Hospitality industry veterans Chelsea Gregoire, Marisa Dobson, and Martha Lucius have partnered to open their own bar at 2219 Maryland Avenue in Old Goucher.
The bar, named Church, is a project that has been many years in the making for Gregoire—who holds a Bachelor of Science in religion and a Master of Arts in theology from Liberty University.
“As with many concepts, ideas, and hopes in my life, church and the community we seek to foster is based on my philosophy that hospitality is the business of caring for souls,” Gregoire says. “Drinks, food, and a cool space are just vehicles for finding new ways to meet people where they are. Calling my first bar ‘Church’ is a succinct way for me to point to this philosophy and ask, ‘Where do we go from here? How can we reshape hospitality and Baltimore together?’”
Each of the individuals will bring their diverse talents to the job. Named Esquire’s Beverage Director of the Year in 2019, Gregoire has developed a national reputation as a consultant specializing in restaurant operations, beverage programs, and staff education, with a resume including stints at area spots including Ida B’s Table Topside, and Charm City Meadworks. Dobson is a veteran restaurant consultant and the founder of food and lifestyle public relations firm Scintillate—one of the driving forces behind community events such as Charm City Night Market and B-More Kitchen’s Battle of the Brands. Lucius is a restaurant strategist who owned and operated Boheme Café and Chesapeake Bagel Bakery for many years.
“I’m someone who has two decades of running a restaurant, and I thought I might never open anything again,” Lucius says. “Talking with Chelsea and Marisa made me realize that I missed it. I miss growing and building community in a physical space.”
New York-based chef Taylor “Tay” Threadgill, of the much-lauded pop-up Lyaness, will provide the bar’s small plates and be a partner on the project, as well.
“We are doing it just the four of us as partner-owners,” Dobson says. “There’s no money from dad, or other partners, or silent backers. We are doing it through our own sweat equity and trying to pull together a diverse team of investors.”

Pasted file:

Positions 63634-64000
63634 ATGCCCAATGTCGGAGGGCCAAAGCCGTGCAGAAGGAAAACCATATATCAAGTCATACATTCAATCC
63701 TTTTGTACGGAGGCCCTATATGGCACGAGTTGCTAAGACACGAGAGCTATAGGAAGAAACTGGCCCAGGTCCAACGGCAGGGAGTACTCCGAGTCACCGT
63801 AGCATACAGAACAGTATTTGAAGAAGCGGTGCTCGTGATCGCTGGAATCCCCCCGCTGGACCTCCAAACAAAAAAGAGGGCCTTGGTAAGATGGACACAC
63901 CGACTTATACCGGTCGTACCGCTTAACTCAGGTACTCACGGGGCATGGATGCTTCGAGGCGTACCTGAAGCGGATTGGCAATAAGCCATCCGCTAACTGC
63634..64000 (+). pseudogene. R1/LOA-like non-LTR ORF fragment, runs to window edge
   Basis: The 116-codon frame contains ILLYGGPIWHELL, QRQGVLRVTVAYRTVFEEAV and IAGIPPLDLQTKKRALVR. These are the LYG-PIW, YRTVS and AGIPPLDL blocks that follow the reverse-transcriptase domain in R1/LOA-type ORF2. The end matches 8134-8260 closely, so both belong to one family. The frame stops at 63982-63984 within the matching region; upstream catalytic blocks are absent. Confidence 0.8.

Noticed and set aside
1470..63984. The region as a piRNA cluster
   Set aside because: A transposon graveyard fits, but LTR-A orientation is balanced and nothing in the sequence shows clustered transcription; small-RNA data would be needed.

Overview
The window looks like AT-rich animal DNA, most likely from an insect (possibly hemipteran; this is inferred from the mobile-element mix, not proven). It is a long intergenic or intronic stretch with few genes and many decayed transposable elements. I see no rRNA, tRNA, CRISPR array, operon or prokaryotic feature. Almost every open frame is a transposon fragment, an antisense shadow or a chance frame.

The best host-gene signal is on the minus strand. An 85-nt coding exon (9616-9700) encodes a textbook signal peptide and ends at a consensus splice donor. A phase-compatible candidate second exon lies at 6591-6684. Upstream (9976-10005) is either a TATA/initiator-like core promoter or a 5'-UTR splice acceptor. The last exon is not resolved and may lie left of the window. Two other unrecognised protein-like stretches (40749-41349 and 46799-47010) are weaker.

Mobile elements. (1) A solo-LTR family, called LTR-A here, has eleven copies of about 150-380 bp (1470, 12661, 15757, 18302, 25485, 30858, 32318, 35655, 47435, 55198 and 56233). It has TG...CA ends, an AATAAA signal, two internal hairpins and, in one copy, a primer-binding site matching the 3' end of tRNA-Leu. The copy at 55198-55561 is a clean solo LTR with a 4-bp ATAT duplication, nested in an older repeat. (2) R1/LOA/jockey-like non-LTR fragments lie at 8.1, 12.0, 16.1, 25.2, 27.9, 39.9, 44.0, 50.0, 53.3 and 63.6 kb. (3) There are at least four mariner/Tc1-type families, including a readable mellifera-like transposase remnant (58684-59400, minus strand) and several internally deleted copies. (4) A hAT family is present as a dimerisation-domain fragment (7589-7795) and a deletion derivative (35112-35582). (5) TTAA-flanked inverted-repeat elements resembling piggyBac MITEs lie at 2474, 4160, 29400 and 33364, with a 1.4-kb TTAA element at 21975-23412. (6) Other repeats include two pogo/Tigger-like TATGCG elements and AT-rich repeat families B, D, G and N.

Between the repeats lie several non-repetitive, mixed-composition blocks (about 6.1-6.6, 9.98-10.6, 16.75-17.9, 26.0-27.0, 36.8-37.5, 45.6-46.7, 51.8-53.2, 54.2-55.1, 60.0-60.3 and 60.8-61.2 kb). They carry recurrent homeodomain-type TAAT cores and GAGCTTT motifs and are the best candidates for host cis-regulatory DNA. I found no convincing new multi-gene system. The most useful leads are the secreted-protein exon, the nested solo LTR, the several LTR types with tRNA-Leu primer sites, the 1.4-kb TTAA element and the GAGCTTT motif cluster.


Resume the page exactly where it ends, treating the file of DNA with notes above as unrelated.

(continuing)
The project was originally supposed to get off the ground last year, but was shelved due to the pandemic.
“In the intervening months, this space came to our attention,” Dobson says. “And with Dutch Courage, Fadensonnen, Sophomore Coffee, and Our Time Kitchen just around the corner, there’s so much great energy in Old Goucher right now.”
The space itself is an older brick building with a front porch, an outdoor deck, and “a lot of beautiful natural elements,” says Dobson. Tiffanni Reidy—whose work includes stunning stalls Crust By Mack and Wight Tea Co. at Whitehall Market—is on board to design the spot.
In addition to being a bar, “Church,” like its namesake, will have a mission to serve staff and community.
“It’s definitely supposed to be about the big tent concept of church in terms of it being an open door for anyone, a place where you come in and get renewed,” Dobson says. “What we are hoping the word signifies is the stuff we will be doing for our staff and the community—from staff enrichment and a higher hourly wage to tip pools and financial literacy classes. And any staff member can come to our monthly meeting and see what the sales are. Everything will be transparent.”
Church will also offer a free gathering space, known as “Fellowship Hall,” for the community at large. “The hall will be a free, bookable place for nonprofits like Hungry Harvest or Our Time,” says Dobson.
As a whole, says Dobson, “the space will express the themes of community, togetherness, and transparency, and show a different way of how to run a hospitality business in Baltimore.”
While the space is slated to debut in late summer, even before it opens, Dobson is hoping to christen Church when she marries her partner Jamie Sumague—with Gregoire as the officiant. The wedding was originally supposed to happen in Majorca off the coast of Spain last year, but was cancelled due to COVID.
“Not only is it so perfect and would be our space,” Dobson says, “but it would put good juju in the walls.”